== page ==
Hi Garth-- Judging by your note, I think you still need to work on your spoke gauge info. I suspect you mean 15 gauge, not 12. You were correct in your original assumption--the higher the number, the more slender the wire is. For instance, a 15 gauge spoke is lighter than a 14, a 14 is lighter than a 13, etc. Maybe there is indeed some translation problem between English and Spanish as you mention--a 14-12-14 spoke would be fatter in the middle than at the ends.
I don't think you could run a massive 12-gauge spoke in your hubs unless you had drilled the spoke holes over-size. Probably you are on 15 gauge spokes. If they are a snug fit in the hole and don't rattle around during the building process, they should hold up better than what you are reporting here. However, nearly all hubs in use are drilled for 14g (or 2mm) spokes and I suspect your 15 gauge (or 1.8mm) spokes are too loose and unsupported at the elbow, thus all the breakage. Very predictable stuff. Let you mechanic lace up some 14-15-14 spokes cross 3. That should work fine unless the spoke holes are ~really~ big. If so, then try some 13 gauge (2.3mm) spokes. They would be a rather tight fit in a normally drilled hub from Japan, but probably could be squeezed in okay. In any case, translations from your mechanic aside, riding 15 gauge spokes on the rear wheel is indeed for "weight weenies"; you'll find the 14g items more reliable.
One caveat: older high quality European hubs, particularly Campagnolo, say pre-1975-76 or so, were often drilled for 15g spokes. The French Robergel "Trois Etoiles" stainless spokes were frequently imported into this country during the 1960s and '70s. That was the norm to use with 5-speed, 120mm rear axle spacing, so too tieing and soldering to increase wheel strength since the rims were generally a little softer than we're accustomed to nowadays. But with the wide-spread adoption of 126mm 6-speed spacing and the need for more "dish" and spoke tension on the gear side of the wheel, most good wheel-builders switched over to 14g and the hub spoke holes soon reflected that. I don't recall exactly when Campy started doing this at the factory, but it was around 1975-76 or so, if memory serves. I think 1976 was about the year I got my hands on my first DT spokes and never looked back. The poor Robergels, quite a good product otherwise, were just too light to offer the same guarantee for reliability to customers. At any rate, if you run across some older NOS Campy 5-speed hubs they may well have smaller spoke holes. Depending on the restoration project, that might be a consideration for some folks.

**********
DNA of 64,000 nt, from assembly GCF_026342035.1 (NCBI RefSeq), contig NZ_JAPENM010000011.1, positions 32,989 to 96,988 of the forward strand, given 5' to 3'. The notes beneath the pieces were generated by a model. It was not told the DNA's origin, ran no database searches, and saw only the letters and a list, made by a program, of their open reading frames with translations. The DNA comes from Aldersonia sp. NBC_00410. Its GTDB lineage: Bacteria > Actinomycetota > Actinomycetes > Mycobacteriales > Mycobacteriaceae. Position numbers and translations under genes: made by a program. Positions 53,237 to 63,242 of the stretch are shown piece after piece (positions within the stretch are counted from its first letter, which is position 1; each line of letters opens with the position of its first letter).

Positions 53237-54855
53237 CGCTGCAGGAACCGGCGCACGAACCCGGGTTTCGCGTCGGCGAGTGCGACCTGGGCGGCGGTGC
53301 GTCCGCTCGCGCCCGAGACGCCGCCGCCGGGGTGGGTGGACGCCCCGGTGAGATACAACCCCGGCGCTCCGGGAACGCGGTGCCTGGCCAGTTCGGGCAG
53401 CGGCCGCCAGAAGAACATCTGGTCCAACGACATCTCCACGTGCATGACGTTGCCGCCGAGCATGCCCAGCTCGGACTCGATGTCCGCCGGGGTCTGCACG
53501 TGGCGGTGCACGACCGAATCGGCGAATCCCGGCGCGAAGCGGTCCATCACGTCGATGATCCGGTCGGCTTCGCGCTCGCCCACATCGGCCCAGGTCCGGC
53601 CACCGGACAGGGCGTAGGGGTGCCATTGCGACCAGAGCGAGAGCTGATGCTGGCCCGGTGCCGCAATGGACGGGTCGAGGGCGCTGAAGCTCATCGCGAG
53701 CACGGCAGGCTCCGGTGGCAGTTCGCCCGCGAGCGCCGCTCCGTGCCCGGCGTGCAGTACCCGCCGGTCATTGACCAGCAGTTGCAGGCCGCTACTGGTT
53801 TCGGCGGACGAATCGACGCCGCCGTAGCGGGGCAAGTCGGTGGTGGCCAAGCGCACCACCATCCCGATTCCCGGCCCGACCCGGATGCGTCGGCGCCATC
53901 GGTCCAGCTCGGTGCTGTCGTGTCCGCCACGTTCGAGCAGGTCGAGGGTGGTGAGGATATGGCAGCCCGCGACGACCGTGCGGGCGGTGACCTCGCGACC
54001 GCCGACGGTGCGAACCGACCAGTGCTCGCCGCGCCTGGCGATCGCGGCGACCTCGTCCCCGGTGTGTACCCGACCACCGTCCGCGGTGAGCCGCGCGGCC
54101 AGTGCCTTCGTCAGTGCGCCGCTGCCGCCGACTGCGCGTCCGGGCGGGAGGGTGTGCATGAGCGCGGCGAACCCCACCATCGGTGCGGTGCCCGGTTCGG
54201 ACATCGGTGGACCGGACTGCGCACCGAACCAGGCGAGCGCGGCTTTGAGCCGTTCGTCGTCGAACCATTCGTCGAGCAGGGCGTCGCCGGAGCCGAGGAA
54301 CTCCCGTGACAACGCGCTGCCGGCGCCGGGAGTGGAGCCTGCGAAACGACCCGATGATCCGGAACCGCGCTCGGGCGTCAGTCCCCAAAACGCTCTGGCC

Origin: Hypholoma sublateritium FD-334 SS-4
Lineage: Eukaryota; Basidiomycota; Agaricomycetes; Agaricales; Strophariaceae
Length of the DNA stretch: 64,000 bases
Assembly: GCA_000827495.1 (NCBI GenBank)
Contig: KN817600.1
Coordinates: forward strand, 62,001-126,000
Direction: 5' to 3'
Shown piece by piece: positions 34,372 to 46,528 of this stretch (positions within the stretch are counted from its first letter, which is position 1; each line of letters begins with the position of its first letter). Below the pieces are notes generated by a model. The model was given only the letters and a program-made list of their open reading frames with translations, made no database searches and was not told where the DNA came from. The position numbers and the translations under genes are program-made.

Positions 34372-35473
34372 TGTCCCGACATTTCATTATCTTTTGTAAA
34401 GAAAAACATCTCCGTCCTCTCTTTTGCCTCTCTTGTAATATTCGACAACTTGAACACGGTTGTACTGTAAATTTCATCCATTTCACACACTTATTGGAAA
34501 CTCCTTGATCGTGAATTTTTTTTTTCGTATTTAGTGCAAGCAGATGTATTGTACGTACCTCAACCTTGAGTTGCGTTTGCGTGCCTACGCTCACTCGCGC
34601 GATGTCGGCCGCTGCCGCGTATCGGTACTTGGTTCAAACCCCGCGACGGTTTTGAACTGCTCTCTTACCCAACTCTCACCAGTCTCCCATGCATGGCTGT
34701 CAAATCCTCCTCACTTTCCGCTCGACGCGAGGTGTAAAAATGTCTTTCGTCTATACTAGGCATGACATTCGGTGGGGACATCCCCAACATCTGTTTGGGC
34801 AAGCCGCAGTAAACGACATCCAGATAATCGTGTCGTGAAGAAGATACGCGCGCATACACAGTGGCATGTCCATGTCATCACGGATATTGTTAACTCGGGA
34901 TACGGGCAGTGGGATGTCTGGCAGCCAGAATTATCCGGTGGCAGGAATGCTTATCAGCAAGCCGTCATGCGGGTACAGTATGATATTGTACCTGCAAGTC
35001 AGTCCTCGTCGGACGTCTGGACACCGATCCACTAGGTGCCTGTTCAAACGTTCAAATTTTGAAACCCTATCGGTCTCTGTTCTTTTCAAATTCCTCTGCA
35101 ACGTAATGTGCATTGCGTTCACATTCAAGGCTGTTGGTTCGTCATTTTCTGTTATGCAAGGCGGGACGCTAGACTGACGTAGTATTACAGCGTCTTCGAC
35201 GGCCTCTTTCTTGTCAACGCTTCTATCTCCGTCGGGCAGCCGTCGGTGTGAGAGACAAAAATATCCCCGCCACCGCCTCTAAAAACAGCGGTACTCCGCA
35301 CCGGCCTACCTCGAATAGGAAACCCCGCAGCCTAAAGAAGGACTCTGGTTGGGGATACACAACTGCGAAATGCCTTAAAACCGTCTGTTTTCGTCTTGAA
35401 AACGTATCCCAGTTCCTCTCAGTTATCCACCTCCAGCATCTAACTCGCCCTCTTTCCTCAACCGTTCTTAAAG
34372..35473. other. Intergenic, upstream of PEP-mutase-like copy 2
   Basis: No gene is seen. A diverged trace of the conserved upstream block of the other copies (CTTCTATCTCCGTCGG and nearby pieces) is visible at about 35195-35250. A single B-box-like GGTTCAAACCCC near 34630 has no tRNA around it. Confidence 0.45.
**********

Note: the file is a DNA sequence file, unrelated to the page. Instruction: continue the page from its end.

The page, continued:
And at the risk of incurring the wrath of CR members, countless Robergels went to the scrap yard for a few pennies in the mid-1980s. By that time we couldn't give them away as DT ruled the roost, and rightly so. At Cupertino Bike Shop, an importer of many French and Italian components, we had about three dozen ~crates~ of unsold Robergels, which just collected dust and took up much-needed storage space. Finally, one day we reluctantly decided to pull the plug and toss them. As spoke holes had grown larger, we couldn't use them in good conscience and offer a guaranteed wheel. Each wooden crate weighed about 75-80 lbs, so it was some job! (We did save some for rebuilds of older hubs.) Now, all these years later, seeing all the intense interest in older bikes, it sure would be great to get them back for period correct restorations. Sigh...
Good luck with your wheel rebuild, Bill Bryant Santa Cruz, California
garth libre wrote:
> I keep on breaking spokes on the drive side and the non drive side of my training clinchers. The rims are MA-40 Mavics and the hub is Suntour Superbe Pro. It is 36 spoke, cross 3 and 12 gauge spokes. The spokes snap at the hub bend during a heavy sprint. The wrench here, says that for a strongish (glowing me) rider of around 160 lbs, the rear wheel requires better than 12 gauge, no matter how smooth the roads are. He wants to rebuild using double butted 14-12-14 gauge also cross 3. He also says that straight 12 gauge is for weight weenies, not the real world. I am ashamed to say that I thought all along that the higher number is the lighter wire (not the other way around). This wrench is Spanish only speaking, and my Spanish is only fair. Is his advise on the money? Garth Libre Surfside Fl